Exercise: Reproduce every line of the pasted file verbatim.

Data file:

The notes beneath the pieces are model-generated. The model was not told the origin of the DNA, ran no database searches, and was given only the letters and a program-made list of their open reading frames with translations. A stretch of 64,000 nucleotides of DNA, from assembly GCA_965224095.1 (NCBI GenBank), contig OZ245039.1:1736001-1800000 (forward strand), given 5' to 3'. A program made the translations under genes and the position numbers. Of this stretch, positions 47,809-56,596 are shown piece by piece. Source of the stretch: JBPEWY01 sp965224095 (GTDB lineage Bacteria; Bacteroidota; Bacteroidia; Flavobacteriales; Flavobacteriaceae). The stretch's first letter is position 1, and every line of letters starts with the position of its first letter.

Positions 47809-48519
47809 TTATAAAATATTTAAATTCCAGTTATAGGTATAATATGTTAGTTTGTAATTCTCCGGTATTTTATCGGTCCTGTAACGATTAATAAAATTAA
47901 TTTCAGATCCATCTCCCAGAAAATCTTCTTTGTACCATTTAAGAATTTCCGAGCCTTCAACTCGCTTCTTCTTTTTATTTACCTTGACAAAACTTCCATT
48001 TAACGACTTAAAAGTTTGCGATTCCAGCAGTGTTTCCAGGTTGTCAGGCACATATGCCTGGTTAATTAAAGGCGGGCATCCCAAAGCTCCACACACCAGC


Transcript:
The notes beneath the pieces are model-generated. The model was not told the origin of the DNA, ran no database searches, and was given only the letters and a program-made list of their open reading frames with translations. A stretch of 64,000 nucleotides of DNA, from assembly GCA_965224095.1 (NCBI GenBank), contig OZ245039.1:1736001-1800000 (forward strand), given 5' to 3'. A program made the translations under genes and the position numbers. Of this stretch, positions 47,809-56,596 are shown piece by piece. Source of the stretch: JBPEWY01 sp965224095 (GTDB lineage Bacteria; Bacteroidota; Bacteroidia; Flavobacteriales; Flavobacteriaceae). The stretch's first letter is position 1, and every line of letters starts with the position of its first letter.

Positions 47809-48519
47809 TTATAAAATATTTAAATTCCAGTTATAGGTATAATATGTTAGTTTGTAATTCTCCGGTATTTTATCGGTCCTGTAACGATTAATAAAATTAA
47901 TTTCAGATCCATCTCCCAGAAAATCTTCTTTGTACCATTTAAGAATTTCCGAGCCTTCAACTCGCTTCTTCTTTTTATTTACCTTGACAAAACTTCCATT
48001 TAACGACTTAAAAGTTTGCGATTCCAGCAGTGTTTCCAGGTTGTCAGGCACATATGCCTGGTTAATTAAAGGCGGGCATCCCAAAGCTCCACACACCAGC